Publications
WFP Publication
20 January 2015

Highlights
• WFP is currently facing a very critical resource and food
shortfall and is urgently seeking US$ 40 million for its programme
implementation in 2014. The food shortfall is occurring
ahead of the winter season, making it difficult for
WFP to pre-position food for life-saving activities in districts
that are difficult to access during winter. Due to this critical
food shortfall, approximately one million food insecure people
will be negatively impacted by not receiving WFP’s
planned assistance beginning in October. This includes,
approximately 230,500 malnourished children, and pregnant
and nursing mothers, who will not receive WFP’s food
assistance in the month of November.

• In August, UN agencies launched a joint appeal to assist
13,000 cross border displaced people from Pakistan into
Afghanistan. The total requirements of the appeal are US$
10.4 million for WFP. Currently, WFP food distributions are
underway to the displaced families, with some 180,000
beneficiaries having already been reached with 2,500 mt
of food commodities from its on going Protracted Relief and
Recovery Operation.

• Under P4P, WFP procured some 200 mt of wheat from
small farmers in Pulikhumri province. In addition, WFP is
negotiating to purchase another 400 mt of wheat from
small farmers locally.

Food for Assets, School Meals
16 November 2012

The World Food Programme works with governments across Asia to design and manage large-scale, innovative programmes, focused on those who need them most. These programmes are often called ‘safety nets’ – projects designed to protect the most vulnerable at critical times, and so allow them to make the most of each new opportunity to improve their lives.

Capacity Building, Emergencies, Refugees and IDPs, Food for Assets, Gender, General Food Distribution, Nutrition, School Meals
16 October 2012
The Afghanistan Country Portfolio Evaluation (CPE) encompasses the entirety of World Food Programme (WFP) activities in protracted relief and recovery operation (PRRO) 200063 from April 2010 to June 2012. The PRRO aimed to enhance food security and improve the human and productive capital of 7.6 million food-insecure Afghans. As planned, it was the second largest PRRO in the world, representing 9 percent of WFP’s total global budget.
 
Given the extremely complex and challenging operating environment in Afghanistan, WFP’s operations underwent considerable change over the portfolio period. The evaluation found that WFP was appropriately and closely aligned with the evolving general architecture of government policy. Operationally, the evaluation found that while WFP worked closely with government partners at the local level for delivery, monitoring and follow-up, there were challenges and concerns related to partners’ legitimacy in some regions and the adequacy of their management of WFP’s food distribution.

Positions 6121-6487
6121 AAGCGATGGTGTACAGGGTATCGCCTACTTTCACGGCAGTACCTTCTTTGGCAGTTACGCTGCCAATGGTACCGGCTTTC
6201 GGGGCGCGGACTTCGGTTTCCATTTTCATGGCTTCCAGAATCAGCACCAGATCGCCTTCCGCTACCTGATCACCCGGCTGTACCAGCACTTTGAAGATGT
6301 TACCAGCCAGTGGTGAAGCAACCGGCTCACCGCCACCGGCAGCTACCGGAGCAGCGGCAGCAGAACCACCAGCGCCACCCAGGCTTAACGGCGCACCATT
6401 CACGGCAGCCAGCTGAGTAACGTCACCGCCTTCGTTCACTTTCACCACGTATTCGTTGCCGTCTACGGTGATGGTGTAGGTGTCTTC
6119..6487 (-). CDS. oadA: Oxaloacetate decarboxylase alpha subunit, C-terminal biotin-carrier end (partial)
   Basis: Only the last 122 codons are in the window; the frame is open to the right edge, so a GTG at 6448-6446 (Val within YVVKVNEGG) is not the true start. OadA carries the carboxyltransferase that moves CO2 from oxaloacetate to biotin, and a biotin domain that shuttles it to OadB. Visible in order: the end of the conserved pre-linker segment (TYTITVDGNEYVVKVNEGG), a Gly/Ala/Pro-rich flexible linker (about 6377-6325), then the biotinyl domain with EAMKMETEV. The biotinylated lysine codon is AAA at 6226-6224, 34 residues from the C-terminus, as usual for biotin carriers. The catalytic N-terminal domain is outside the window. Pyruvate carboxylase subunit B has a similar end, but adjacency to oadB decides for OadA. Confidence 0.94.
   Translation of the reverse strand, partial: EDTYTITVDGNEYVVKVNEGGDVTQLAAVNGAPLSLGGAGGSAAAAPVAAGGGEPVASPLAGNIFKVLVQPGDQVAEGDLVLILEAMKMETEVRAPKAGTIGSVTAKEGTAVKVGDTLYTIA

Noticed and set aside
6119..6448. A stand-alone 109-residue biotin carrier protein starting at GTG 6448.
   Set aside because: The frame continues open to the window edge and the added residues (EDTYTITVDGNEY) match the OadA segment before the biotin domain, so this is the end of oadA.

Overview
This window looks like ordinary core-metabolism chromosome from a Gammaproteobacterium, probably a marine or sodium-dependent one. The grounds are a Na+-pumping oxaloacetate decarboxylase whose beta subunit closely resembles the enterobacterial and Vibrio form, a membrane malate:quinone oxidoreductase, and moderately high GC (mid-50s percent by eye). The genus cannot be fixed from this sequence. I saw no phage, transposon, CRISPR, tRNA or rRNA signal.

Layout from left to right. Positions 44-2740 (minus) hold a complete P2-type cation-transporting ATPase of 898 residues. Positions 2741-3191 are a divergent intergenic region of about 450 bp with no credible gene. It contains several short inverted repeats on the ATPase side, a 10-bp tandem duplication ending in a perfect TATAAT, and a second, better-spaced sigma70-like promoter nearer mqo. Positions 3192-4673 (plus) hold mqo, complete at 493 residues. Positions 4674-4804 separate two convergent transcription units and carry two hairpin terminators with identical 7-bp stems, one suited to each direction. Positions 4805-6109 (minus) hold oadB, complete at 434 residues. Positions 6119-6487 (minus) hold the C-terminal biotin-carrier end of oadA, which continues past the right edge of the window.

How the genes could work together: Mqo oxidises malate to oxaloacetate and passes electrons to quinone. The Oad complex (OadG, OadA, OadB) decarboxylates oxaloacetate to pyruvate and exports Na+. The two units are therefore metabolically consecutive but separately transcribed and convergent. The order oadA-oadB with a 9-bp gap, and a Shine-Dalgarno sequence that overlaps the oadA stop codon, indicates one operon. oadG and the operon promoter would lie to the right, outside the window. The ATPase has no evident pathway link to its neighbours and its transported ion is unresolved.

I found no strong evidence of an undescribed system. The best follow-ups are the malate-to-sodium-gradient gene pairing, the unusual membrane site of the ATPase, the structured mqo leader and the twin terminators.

Perhaps most importantly, conflict-sensitivity within the portfolio has remained reactive and focused on the maintenance of current activities rather than re-design. Overall, the medium- and longer-term activities such as food for assets were well received by beneficiary communities and nutrition projects have shown some encouraging results.
Capacity Building, Emergencies, Refugees and IDPs, Food for Assets, Gender, General Food Distribution, Nutrition, School Meals
16 October 2012

The Afghanistan Country Portfolio Evaluation (CPE) encompasses the entirety of World Food Programme (WFP) activities in protracted relief and recovery operation (PRRO) 200063 from April 2010 to June 2012. The PRRO aimed to enhance food security and improve the human and productive capital of 7.6 million food-insecure Afghans. As planned, it was the second largest PRRO in the world, representing 9 percent of WFP’s total global budget.

Given the extremely complex and challenging operating environment in Afghanistan, WFP’s operations underwent considerable change over the portfolio period. The evaluation found that WFP was appropriately and closely aligned with the evolving general architecture of government policy. Operationally, the evaluation found that while WFP worked closely with government partners at the local level for delivery, monitoring and follow-up, there were challenges and concerns related to partners’ legitimacy in some regions and the adequacy of their management of WFP’s food distribution.

Perhaps most importantly, conflict-sensitivity within the portfolio has remained reactive and focused on the maintenance of current activities rather than re-design. Overall, the medium- and longer-term activities such as food for assets were well received by beneficiary communities and nutrition projects have shown some encouraging results. 

Capacity Building, Gender, Nutrition, Purchase for Progress, School Meals
16 May 2011

Commissioned by WFP’s Executive Board when approving the Policy, this early evaluation assessed: the quality of the Policy itself; results so far; and the factors influencing these results/progress in implementation.

The Policy was timely, relevant and introduced some important new elements, based on sound principles. There are many positive features in implementation so far, but not as much tangible progress as might have been hoped, due to inherent weaknesses in the Policy and slow implementation of the necessary changes to WFP systems, incentives and procedures.

School Meals
10 September 2009

Afghanistan School Meals Programme is WFP’s largest. It strongly addresses gender disparity through the provision of take-home rations. Moreover, it represents a good example of evidence-based programme design as different approaches were piloted before launching the programme.